This is the time of year that the internet fills with resolutions, challenges, advice, and leftovers from the feasts enjoyed previously. Although I don’t want to bore you all silly I thought I would think over, and write about, the lessons from 2013 and my hopes for 2014.
Truthfully, other than a few beautiful joy-filled moments, 2013 was pretty bad. Bear and I moved twice, had 3 jobs changes between us, applied for jobseekers twice (really reluctantly), went through a miscarriage, numerous finance issues, and a whole lot of anxiety/depression/stress whilst trying to figure out what we’re doing with our lives. We also gained a beautiful and wonderfully intelligent dog called Guin, and have so far succeeded in carrying our third pregnancy to term.
There are basic things that of course will be happening this year that I have already talked about; we plan to organise our finances to get ourselves out of debt and into serious savings, we are also having a baby (in TWO WEEKS!), and Bear starts his new job. On top of that we will be trying to look forward and plan out how and where we want to live, how to be the best parents we can be, but also how to move forwards in our individual careers.
However, you’ve got to have some fun. These are the things I’ve been thinking about challenging myself with, and to be perfectly honest I don’t care if I complete them or not because making myself feel like a failure is not the intention.
1. Learn to play the Ukulele.
I received the most beautiful baroque ukulele for Christmas this year and I have started teaching myself the basics. This is not something I’m planning on killing myself with, and really my only aim is to be able to pull off a few decent lullabies to put Cub to sleep when he/she arrives. I’m only looking at about 5-20 minutes a day so nothing to strenuous or pressuring, just a bit of fun.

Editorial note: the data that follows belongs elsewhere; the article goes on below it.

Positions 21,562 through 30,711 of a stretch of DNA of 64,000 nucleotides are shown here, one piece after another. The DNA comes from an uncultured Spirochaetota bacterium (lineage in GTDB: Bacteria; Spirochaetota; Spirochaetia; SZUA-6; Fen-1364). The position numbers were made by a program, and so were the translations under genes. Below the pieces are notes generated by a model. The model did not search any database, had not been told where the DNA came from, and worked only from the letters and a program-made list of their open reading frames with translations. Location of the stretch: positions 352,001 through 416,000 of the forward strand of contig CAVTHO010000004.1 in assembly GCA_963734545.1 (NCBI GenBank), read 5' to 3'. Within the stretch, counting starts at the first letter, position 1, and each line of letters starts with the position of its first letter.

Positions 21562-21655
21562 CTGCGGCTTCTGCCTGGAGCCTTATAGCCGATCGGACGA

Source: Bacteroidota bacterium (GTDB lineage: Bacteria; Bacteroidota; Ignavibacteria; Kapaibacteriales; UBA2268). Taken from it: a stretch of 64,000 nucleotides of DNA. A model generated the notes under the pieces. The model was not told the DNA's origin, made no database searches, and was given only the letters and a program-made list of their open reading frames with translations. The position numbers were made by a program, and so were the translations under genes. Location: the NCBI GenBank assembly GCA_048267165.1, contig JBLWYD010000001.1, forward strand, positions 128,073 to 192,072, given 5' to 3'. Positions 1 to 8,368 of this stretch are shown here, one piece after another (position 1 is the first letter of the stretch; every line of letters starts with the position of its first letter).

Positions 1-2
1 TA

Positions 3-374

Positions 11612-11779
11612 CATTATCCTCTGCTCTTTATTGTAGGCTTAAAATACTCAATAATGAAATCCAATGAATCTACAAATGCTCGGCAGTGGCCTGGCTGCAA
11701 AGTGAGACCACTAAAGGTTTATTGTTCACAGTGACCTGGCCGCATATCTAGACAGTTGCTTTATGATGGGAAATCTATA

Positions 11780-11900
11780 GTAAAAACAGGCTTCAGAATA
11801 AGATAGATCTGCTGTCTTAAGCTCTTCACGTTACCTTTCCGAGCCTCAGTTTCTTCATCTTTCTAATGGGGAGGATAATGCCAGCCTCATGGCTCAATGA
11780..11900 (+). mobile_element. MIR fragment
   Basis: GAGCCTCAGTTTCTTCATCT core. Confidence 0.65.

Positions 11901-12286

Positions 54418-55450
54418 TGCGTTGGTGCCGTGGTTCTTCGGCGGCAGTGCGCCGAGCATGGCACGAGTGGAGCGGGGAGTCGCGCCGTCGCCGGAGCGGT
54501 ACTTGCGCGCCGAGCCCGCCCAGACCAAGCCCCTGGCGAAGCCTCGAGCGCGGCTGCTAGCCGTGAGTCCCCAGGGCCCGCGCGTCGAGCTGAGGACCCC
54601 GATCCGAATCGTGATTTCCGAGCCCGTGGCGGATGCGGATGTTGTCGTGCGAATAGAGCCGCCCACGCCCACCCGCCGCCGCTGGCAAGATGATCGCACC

2. Continue to write regularly; more specifically try and write a theology/faith post for each Sabbath.
Writing has done me the world of good over the past two years and I have been surprised how I have managed to keep going despite stress and an often crazy-busy life. I have also hoped and aimed to help others through writing about the harder times in my life and I have loved getting responses from those this has been true of. My reason for specifically aiming to write about theology is that honestly I miss it: I miss debating contemporary issues, researching the truth behind seemingly obvious biblical texts, and I have been compiling a list of subjects to either preach on or write about for years and currently contains over 70 ideas. This should be at least one a week, and there is going to be a special shared post from Preston Yancey’s blog in March. I would love comments on this but feel like I should declare now that if you don’t agree with everything, that’s OK, and as long as you’re nice/constructive I still want to hear from you.
The following are probably the more ambitious options:
3. Read 52 books in 52 weeks.
I do realise I’m having a baby but I also know that babies sleep far more than people expect them to and actually reading to them doesn’t have to be some ridiculously boring and repetitive baby book. The important thing is to calm them with your voice and teach them language skills, so honestly I don’t think it matters too much whether I’m reading a theology book, Narnia, or a fairytale and I’m counting all options towards my total. Audio books are also genius and something I will be enjoying as much as possible. I am also not going to beat myself for not quite managing this. I’ve had plenty of “but you’ll be a mum/you’ll have a baby/ha! good luck!” comments but I don’t really care if someone else feels superior if I don’t reach my total – I’m trying for me and no-one else so who cares if someone says “I told you so” next Christmas.
4. Take on the NaNoWriMo challenge/write a book.